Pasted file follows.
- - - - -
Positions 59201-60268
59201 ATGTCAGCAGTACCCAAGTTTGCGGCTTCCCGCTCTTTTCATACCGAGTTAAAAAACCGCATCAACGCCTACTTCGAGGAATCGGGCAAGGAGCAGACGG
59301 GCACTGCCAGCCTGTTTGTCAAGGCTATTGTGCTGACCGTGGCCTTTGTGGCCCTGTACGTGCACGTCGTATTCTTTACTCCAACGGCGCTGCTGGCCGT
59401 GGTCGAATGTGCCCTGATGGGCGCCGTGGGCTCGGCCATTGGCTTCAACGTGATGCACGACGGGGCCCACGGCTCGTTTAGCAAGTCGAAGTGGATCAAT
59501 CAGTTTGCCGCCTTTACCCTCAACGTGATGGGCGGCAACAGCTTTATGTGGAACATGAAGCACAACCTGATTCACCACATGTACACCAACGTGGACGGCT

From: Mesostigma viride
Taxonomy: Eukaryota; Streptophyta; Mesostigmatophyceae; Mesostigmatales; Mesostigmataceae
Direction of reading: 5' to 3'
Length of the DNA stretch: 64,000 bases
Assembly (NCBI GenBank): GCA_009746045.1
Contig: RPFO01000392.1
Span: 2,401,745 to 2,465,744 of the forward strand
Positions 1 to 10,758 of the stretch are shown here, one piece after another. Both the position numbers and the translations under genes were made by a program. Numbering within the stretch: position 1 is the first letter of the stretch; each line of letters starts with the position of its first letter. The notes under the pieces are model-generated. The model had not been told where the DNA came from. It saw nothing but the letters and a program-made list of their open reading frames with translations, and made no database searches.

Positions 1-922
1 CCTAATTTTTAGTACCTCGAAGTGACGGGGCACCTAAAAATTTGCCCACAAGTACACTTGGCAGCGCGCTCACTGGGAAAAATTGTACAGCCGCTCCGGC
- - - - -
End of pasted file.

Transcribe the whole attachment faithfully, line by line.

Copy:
Positions 59201-60268
59201 ATGTCAGCAGTACCCAAGTTTGCGGCTTCCCGCTCTTTTCATACCGAGTTAAAAAACCGCATCAACGCCTACTTCGAGGAATCGGGCAAGGAGCAGACGG
59301 GCACTGCCAGCCTGTTTGTCAAGGCTATTGTGCTGACCGTGGCCTTTGTGGCCCTGTACGTGCACGTCGTATTCTTTACTCCAACGGCGCTGCTGGCCGT
59401 GGTCGAATGTGCCCTGATGGGCGCCGTGGGCTCGGCCATTGGCTTCAACGTGATGCACGACGGGGCCCACGGCTCGTTTAGCAAGTCGAAGTGGATCAAT
59501 CAGTTTGCCGCCTTTACCCTCAACGTGATGGGCGGCAACAGCTTTATGTGGAACATGAAGCACAACCTGATTCACCACATGTACACCAACGTGGACGGCT

From: Mesostigma viride
Taxonomy: Eukaryota; Streptophyta; Mesostigmatophyceae; Mesostigmatales; Mesostigmataceae
Direction of reading: 5' to 3'
Length of the DNA stretch: 64,000 bases
Assembly (NCBI GenBank): GCA_009746045.1
Contig: RPFO01000392.1
Span: 2,401,745 to 2,465,744 of the forward strand
Positions 1 to 10,758 of the stretch are shown here, one piece after another. Both the position numbers and the translations under genes were made by a program. Numbering within the stretch: position 1 is the first letter of the stretch; each line of letters starts with the position of its first letter. The notes under the pieces are model-generated. The model had not been told where the DNA came from. It saw nothing but the letters and a program-made list of their open reading frames with translations, and made no database searches.

Positions 1-922
1 CCTAATTTTTAGTACCTCGAAGTGACGGGGCACCTAAAAATTTGCCCACAAGTACACTTGGCAGCGCGCTCACTGGGAAAAATTGTACAGCCGCTCCGGC